Squats will ensure you can continue doing things that use core and lower-body strength — like climbing stairs, getting out of chairs easily and bending down to hug a grandchild — for years to come.
At home, or somewhere else you can access a chair? Put it directly behind you, place your feet a bit wider than shoulder-width apart, and extend your arms straight ahead, parallel to the ground. Now, bend your knees and slowly lower yourself; try to avoid sitting fully on the chair, if possible, and instead hover just above it for a beat. Then, squeeze your glutes and push up through your feet to return to a standing position. Repeat.
Step-ups are excellent for improving balance, and they’ll help you do things like step on and off curbs with confidence. (And if you’re seeking a bit more of a workout, they can also easily be kicked up a notch with handheld weights!)
Standing in front of an elevated surface, like stairs or a raised platform, step up with your right foot, pressing through the heel to straighten your right leg. Now, bring your left foot to meet your right. Bending your right knee, step down with your left foot before bringing your right foot back down to the ground, as well. Repeat for multiple repetitions, then switch and do this same exercise with your left foot in the lead.
4. Wall slides
For improved hip and knee strength — as well as a great way to keep your posture in check — stand with your back one to two feet away from a wall. With your feet under your hips, lean your upper back, shoulders, arms, head and hips against the wall. Now, bending your knees, lower your body to a 90-degree angle, as though you had an invisible chair beneath you. Hold, then raise back up and repeat.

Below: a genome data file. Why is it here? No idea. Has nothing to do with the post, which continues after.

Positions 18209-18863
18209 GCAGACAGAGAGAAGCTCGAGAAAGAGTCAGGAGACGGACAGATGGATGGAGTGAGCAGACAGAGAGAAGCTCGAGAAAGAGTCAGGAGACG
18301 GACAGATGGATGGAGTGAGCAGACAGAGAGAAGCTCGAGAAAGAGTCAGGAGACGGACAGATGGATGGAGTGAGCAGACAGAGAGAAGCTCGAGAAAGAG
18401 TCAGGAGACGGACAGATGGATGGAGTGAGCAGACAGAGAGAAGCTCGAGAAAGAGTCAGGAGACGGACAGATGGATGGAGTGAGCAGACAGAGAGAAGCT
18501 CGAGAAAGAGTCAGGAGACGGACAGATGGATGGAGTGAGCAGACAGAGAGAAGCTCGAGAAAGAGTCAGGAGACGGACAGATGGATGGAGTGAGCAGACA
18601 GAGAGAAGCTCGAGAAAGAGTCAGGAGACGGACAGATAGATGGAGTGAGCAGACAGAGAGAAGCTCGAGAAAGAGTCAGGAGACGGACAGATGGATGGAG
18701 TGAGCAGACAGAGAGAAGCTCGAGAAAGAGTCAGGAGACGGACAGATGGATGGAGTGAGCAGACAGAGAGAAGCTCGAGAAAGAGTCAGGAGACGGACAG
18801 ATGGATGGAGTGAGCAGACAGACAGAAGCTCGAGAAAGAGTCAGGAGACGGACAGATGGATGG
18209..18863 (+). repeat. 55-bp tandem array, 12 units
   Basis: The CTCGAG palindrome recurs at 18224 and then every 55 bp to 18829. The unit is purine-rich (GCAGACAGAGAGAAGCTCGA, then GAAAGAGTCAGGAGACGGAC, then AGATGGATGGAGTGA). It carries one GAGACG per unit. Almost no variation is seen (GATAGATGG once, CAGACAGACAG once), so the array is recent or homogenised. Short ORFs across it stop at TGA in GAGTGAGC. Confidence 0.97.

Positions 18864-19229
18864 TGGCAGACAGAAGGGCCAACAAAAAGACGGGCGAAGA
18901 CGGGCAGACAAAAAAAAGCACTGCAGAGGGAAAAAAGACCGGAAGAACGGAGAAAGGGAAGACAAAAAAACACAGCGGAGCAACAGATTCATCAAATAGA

5. Stationary lunges
Lunges are key for preserving quad strength the older we get — which, in turn, is key for protecting balance and mobility. They’re also an exercise that can help you stand for longer stretches of time without tiring. To do a lunge, simply stand with your hands on your hips, or with your arms at your side. With your feet shoulder-width apart, step forward with your right leg until your right knee is making a 90-degree angle to the ground, being careful to not let your knee extend past your ankle. Then, return to your initial starting position and perform the same movement with your left leg. Voila!
Ready to protect, or resume, your active lifestyle? Make an appointment today with one of our physical therapy and wellness experts. We’d love to hear from you!